Nearly one in ten homes in the United States are forecast to have a 4K UHD television in 2016. By 2019 A third of households in the United States and a quarter of homes in the European Union will have 4K televisions. The cost of display panels is falling. Most larger screens will soon be 4K capable, although the availability of programming is limited and standards are still emerging.
Industry research company IHS says that by the end of 2017, most televisions sold with screens of 50 inches or larger will be 4K capable.
In the United States, with its comparatively strong economy and consumer partiality for large-screen televisions, 4K TV household penetration will reach 34% in 2019.
In the European Union 4K TV will be in 25% of households, reaching over 30% in the United Kingdom. In France the figure will be around 28%, with about 25% in Germany.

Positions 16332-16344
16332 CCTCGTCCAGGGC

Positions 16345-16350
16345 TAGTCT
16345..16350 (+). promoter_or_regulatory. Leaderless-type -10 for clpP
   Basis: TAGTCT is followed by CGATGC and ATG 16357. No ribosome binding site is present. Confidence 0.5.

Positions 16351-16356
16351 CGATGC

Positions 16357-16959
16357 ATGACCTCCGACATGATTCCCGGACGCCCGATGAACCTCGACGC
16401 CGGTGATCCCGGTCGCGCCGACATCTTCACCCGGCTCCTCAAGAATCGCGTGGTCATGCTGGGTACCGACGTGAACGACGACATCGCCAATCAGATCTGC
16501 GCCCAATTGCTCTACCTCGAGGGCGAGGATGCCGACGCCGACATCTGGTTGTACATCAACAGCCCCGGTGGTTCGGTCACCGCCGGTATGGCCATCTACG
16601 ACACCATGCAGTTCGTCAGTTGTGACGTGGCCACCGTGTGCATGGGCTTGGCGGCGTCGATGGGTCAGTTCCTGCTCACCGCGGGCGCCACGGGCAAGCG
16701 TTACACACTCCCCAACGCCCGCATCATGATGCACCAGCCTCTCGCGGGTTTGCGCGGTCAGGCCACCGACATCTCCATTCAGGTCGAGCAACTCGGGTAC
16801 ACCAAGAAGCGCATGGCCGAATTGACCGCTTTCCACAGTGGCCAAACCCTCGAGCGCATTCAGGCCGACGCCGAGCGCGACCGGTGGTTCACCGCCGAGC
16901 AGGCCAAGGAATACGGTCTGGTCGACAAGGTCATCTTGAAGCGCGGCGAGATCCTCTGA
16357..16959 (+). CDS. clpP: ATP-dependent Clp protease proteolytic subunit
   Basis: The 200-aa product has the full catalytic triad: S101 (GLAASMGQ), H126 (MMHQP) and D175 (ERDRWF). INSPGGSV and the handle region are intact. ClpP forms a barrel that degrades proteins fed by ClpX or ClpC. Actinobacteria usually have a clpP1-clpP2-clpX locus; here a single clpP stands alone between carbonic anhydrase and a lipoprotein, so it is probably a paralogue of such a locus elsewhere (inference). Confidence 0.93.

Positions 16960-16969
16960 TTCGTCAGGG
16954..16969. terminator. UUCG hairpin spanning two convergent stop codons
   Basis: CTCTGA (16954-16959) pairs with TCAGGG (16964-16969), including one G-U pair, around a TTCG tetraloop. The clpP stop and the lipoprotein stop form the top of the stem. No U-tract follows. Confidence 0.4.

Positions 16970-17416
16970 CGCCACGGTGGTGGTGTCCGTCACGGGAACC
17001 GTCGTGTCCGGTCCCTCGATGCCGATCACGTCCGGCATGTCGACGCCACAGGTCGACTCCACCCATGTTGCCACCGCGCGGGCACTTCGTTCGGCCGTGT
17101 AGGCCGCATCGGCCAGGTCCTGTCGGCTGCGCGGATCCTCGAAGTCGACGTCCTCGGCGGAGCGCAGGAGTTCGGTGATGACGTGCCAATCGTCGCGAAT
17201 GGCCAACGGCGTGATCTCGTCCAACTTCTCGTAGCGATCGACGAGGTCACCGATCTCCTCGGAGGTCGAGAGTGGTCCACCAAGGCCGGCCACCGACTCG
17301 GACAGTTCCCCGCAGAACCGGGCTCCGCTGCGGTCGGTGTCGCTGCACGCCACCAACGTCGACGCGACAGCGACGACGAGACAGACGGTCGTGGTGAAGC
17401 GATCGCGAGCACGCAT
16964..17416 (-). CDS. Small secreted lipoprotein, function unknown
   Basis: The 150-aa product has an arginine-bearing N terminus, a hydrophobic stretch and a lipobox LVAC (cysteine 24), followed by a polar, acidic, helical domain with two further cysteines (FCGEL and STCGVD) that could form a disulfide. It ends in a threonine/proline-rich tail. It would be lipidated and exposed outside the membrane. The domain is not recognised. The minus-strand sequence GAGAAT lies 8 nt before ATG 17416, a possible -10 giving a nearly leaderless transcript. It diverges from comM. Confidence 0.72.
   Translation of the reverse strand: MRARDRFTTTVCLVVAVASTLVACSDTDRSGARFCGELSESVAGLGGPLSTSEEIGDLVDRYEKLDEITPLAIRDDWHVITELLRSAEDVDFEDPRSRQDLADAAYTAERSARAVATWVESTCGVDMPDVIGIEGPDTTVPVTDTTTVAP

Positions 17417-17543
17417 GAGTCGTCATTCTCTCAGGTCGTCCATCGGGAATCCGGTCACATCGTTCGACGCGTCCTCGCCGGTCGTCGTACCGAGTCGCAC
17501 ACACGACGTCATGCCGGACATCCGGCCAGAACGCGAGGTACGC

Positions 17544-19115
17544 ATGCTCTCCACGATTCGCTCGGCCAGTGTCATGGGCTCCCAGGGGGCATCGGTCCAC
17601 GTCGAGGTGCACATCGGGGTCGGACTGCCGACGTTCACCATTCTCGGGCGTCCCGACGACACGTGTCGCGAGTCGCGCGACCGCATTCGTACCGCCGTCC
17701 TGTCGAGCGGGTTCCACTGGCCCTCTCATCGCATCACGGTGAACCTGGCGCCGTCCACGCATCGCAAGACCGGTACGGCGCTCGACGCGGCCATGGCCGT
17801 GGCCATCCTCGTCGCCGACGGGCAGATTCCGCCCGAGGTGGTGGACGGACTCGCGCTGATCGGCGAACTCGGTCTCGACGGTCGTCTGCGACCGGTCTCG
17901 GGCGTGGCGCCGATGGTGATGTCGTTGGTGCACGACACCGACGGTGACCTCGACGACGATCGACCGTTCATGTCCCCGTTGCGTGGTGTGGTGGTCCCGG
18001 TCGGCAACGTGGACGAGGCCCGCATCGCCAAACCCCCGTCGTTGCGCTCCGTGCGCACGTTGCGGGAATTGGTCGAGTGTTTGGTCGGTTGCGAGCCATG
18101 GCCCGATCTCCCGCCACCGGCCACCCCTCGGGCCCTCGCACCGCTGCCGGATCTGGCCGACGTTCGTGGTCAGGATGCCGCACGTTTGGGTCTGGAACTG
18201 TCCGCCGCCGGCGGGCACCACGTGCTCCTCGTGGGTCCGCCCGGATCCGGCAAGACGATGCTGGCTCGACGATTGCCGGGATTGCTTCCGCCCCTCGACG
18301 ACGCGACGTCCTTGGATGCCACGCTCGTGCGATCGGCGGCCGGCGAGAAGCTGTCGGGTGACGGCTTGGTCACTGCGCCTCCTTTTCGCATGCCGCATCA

In Japan only 14% of households are expected to have a 4K TV in 2019. “With the Japanese consumer preference for smaller TV screens, it will be more difficult for 4K TV to expand its household penetration in the country, even though UHD broadcasts are set to begin in 2018, in the run up to the Tokyo Olympic Games in 2020,” said Hisakazu Torii, senior director of consumer device research for IHS Technology.
In China, 12% of homes are expected to have a 4K television in 2017, rising to 24% in 2019, representing a vast market for Chinese manufacturers.
Penetration is expected to be lower in other emerging economies, at 11% in Russia, 8% in Brazil and 2% in India.
UHD holds the promise not only of improved resolution but also higher frame rates, high dynamic range and wider colour gamut.
However, although the frame format was established by the ITU in 2012, other standards have yet to be set. The DVB project has only just approved the requirements for UHD-1 Phase 2 and expects that it will take a further 12 months for these to be formalised in technical specifications.
The IHS TV Sets Intelligence Service provides data on shipments, revenues, prices, screen size by manufacturer, display type and resolution.